• FIG. 1 illustrates a side view of an exemplary orthopedic cast 100 in accordance with an embodiment of the invention. In this example, the orthopedic cast 100 is used to protect an injured region of a human body around the lower leg, ankle, and foot. It shall be understood that the orthopedic cast 100 may be used to protect any injured area of a human body, or even any injured area of a body of an animal. In particular, the orthopedic cast 100 comprises an enclosure 101 that surrounds and protects the injured area, in this case the lower leg, ankle, and foot of a human body. The orthopedic cast 100 further comprises a tube 102 including a portion that extends outside of the enclosure 101 and a portion that extends within the enclosure 101. The tube 102 may include a port connector 104 to connect to a source of pressurized gaseous fluid, such as a pressurized air source.
  • The tube 102 allows gaseous fluid to be introduced into the enclosure 101 for the purpose of treating at least a portion of the injured area covered by the enclosure 101. For example, the treatment of the injured area may include applying ambient or cool pressurized air to the injured area via the tube 102 in order to cool the injured area to alleviate discomfort resulting from excess heat, sweat, skin irritation such as itching and rashes, and/or other discomforts. Alternatively, or in addition to, the treatment of the injured area may include applying heated pressurized air to the injured area via the tube 102 for administering a heat therapy to the injured area. Alternatively, or in addition to, the treatment of the injured area may include applying medicated or therapeutic gaseous fluid to the injured area via the tube 102.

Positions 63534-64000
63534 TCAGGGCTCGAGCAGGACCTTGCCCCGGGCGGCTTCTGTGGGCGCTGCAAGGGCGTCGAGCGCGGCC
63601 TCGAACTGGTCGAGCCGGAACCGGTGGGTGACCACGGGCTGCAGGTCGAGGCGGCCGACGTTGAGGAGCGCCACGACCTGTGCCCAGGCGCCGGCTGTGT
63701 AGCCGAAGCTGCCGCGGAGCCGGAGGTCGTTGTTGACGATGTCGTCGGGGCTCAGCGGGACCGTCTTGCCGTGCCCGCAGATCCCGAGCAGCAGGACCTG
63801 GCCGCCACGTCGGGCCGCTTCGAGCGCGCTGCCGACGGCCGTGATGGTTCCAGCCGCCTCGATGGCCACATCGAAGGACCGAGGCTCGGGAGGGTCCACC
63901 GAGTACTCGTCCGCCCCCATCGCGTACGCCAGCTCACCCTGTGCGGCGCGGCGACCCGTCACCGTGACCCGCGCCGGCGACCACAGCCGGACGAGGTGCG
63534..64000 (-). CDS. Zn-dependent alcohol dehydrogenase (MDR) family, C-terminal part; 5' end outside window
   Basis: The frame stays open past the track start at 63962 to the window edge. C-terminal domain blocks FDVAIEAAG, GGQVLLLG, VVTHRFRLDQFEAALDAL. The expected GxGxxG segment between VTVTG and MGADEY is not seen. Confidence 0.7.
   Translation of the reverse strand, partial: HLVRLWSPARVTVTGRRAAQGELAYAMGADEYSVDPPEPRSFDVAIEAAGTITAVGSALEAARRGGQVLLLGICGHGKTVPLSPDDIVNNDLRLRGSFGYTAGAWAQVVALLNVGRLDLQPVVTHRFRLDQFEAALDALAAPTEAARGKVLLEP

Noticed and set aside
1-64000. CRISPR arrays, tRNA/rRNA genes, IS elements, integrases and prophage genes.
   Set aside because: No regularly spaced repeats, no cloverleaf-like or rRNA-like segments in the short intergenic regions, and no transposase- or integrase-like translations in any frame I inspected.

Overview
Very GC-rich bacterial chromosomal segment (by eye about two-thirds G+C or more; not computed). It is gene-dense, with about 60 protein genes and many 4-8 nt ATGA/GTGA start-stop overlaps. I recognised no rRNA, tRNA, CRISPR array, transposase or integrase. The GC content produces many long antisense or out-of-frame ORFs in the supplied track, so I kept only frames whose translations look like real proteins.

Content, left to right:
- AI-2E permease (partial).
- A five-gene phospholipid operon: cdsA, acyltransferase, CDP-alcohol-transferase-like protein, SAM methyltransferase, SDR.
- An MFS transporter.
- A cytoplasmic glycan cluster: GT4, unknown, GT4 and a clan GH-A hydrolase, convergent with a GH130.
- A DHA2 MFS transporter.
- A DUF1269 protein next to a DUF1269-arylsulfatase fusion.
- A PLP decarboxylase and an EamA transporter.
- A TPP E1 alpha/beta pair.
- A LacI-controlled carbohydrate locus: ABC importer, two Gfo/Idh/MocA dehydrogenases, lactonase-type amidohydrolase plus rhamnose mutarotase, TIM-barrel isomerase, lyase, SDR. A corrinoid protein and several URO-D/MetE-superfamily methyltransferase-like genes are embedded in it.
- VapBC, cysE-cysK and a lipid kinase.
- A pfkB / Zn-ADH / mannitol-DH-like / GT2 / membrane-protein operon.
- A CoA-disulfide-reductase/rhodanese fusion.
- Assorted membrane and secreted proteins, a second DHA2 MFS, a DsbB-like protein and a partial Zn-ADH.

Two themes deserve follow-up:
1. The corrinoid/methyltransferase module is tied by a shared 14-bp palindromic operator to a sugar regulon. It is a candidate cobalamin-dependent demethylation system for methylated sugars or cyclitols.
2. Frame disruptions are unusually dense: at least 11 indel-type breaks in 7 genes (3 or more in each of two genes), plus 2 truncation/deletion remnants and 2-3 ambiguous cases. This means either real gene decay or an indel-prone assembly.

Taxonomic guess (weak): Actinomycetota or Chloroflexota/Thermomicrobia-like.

• FIG. 2 illustrates a top sectional view of an exemplary orthopedic cast 200 in accordance with an embodiment of the invention. The orthopedic cast 200 comprises an enclosure 202 for enclosing and protecting an injured area of a human or animal body. The enclosure 202 may comprise a first layer 204 that completely surrounds and makes contact to the injured area. The first layer 204 may be configured to provide a comfortable feel to the injured area. For example, the first layer 204 may comprise a tube made of cotton or other soft flexible material, such as a stockinette that lays closest to the patient's skin.